It’s exciting to see Shyamalan on such confident footing once more, all these years later.
The old golden age Warner Bros. crime dramas knew something that most modern movies have forgotten: Heroes are great, but a movie is only as good as its villain. John Frankenheimer's "52 Pick-Up" provides us with the best, most reprehensible villain of the year and uses his vile charm as the starting point for a surprisingly good film.
The villain's name is Raimy, and he is played by John Glover as a charming blackmailer with the looks of an aging British juvenile and a conscience with parts on order. He tries to pull a slick job on a rich businessman named Harry (Roy Scheider). He shows him videotapes of an affair Harry is having with a topless dancer. He wants $110,000. Harry thinks it over, decides not to pay and confesses everything to his wife, Barbara (Ann-Margret). In a scene of powerful understatement she says she had guessed the truth for a long time but she just doesn't know why he had to tell her. Then Raimy turns up with another videotape. This one shows the topless dancer being murdered with Harry's gun.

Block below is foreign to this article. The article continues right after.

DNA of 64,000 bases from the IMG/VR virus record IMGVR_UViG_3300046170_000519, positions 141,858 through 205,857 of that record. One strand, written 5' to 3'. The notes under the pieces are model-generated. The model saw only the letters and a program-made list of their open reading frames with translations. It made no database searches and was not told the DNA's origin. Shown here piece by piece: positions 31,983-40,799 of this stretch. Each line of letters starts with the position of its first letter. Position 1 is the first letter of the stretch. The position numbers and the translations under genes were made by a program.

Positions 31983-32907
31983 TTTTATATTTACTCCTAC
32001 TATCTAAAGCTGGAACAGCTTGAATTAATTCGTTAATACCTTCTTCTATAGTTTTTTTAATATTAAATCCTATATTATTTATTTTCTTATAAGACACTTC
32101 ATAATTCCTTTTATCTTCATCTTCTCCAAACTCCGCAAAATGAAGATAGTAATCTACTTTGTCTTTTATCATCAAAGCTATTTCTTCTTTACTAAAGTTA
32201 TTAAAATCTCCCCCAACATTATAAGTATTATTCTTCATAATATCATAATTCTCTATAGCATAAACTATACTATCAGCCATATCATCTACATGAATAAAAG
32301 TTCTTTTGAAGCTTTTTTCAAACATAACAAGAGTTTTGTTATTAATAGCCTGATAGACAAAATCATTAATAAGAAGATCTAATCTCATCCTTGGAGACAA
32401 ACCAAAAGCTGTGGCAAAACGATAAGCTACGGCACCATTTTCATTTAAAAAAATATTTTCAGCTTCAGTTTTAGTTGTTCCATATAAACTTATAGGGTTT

This plot is not startlingly original (although there are some unexpected developments later in the film). What makes it special is the level at which it is told. The screenplay is based on an Elmore Leonard novel and retains Leonard's gift for terse, colorful dialogue.
It also isolates the key ingredient in Leonard's best novels, which is the sight of a marginal character being pushed far beyond his capacity to cope. In "52 Pick-Up," there are three such characters, and by the end of the movie they are all desperately confused and frightened.